3 things to know before hiring foreign workers
If your business is part of a very specialized industry, you may have to look outside the U.S. for skilled workers. This can be both a boon and present several difficulties. On one hand, opening the applicant pool up to hiring foreign workers drastically increases the likelihood of finding the right person for the job. On the other hand, it also means having to work through a lot of red tape. But if the job absolutely needs a highly skilled worker, going through the extra work is worth it for a better end result.
Here are some key pieces of information to know before hiring foreign workers:
1. Work authorization
Everyone who works in the U.S. needs proper authorization to do so. For U.S. citizens, that simply means being able to confirm citizenship. According to NOLO, there are three other forms of authorization. They are, noncitizen nationals, lawful permanent residents and aliens authorized to work. If a person doesn’t have one of these authorizations, they aren’t allowed to work in the U.S. However, if you’re in need of someone with very specialized skills, and you can prove that very few people have those skills in your area, you may be able to help a foreign worker gain their authorization. In some cases, you may be able to get someone nonimmigrant status, which would allow them to work temporarily for your business. This can be a great first step to securing a green card.
2. Form I-9
A crucial part of the authorization process is the Employee Eligibility Verification form, otherwise known as form I-9. According to the U.S. Small Business Administration, this form is required to show that the prospective employee is authorized to work in the country. Employers should be careful to note that they may only ask for the types of documentation listed on the form. Asking for anything not listed there could make them liable for discrimination.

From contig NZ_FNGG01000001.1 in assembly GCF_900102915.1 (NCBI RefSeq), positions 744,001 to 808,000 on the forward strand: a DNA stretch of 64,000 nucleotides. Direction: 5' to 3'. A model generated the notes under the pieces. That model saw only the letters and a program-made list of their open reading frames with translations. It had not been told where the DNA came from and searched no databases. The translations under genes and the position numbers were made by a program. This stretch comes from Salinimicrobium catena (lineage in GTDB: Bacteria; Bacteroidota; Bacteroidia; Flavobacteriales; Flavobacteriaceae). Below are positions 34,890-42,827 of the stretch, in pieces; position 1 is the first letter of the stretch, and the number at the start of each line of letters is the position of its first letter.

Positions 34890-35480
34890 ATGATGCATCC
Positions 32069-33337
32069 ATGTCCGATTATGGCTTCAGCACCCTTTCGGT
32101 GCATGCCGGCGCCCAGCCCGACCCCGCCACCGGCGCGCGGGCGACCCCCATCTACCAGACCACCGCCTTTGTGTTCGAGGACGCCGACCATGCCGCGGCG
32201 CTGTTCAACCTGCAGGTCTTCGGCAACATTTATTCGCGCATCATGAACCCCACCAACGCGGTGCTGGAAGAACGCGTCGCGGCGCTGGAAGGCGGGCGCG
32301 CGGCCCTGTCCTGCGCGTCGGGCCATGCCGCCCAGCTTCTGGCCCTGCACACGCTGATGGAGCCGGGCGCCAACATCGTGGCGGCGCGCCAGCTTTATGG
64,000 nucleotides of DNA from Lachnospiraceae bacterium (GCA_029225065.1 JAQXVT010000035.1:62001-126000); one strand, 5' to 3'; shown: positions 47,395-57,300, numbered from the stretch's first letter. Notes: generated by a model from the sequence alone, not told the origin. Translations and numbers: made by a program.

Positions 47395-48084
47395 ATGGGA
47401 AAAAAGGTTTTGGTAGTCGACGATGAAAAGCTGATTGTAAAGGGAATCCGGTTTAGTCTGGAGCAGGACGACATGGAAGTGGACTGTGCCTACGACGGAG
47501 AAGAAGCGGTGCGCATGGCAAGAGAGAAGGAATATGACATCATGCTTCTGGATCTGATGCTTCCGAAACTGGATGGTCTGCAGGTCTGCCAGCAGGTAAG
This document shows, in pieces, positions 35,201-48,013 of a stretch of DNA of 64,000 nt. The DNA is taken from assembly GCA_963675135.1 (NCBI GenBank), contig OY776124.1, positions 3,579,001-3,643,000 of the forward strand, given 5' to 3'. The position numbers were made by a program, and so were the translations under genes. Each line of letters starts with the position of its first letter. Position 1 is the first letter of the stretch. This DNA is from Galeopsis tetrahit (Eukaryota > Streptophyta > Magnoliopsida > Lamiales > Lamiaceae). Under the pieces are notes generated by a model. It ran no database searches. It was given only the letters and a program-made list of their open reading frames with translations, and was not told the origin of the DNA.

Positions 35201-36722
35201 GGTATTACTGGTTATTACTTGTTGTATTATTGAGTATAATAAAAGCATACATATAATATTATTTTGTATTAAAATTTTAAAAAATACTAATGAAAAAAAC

3. Cultural orientation for non-western workers
Business culture is quite different in eastern countries, and because of that you may want to develop an orientation program for new foreign hires. This will help to lay down some guidelines for your new employees and make them feel more comfortable in your work environment. Work and Economy noted that some foreign workers may not be perfectly fluent in American business English. Having a crash course in the terms you frequently use around the office can be very helpful.
Many of the employee retention materials you already have will come in handy as you welcome your new foreign employees. But you might need additional activities such as showing your new hires around the city or offering to help them get settled into their new housing. A global talent management company can even help you work these aspects into the employment contracts.
Foreign workers can be great assets to your growing business. You just need to make sure the paperwork is in order before expanding your employee search to the global level.
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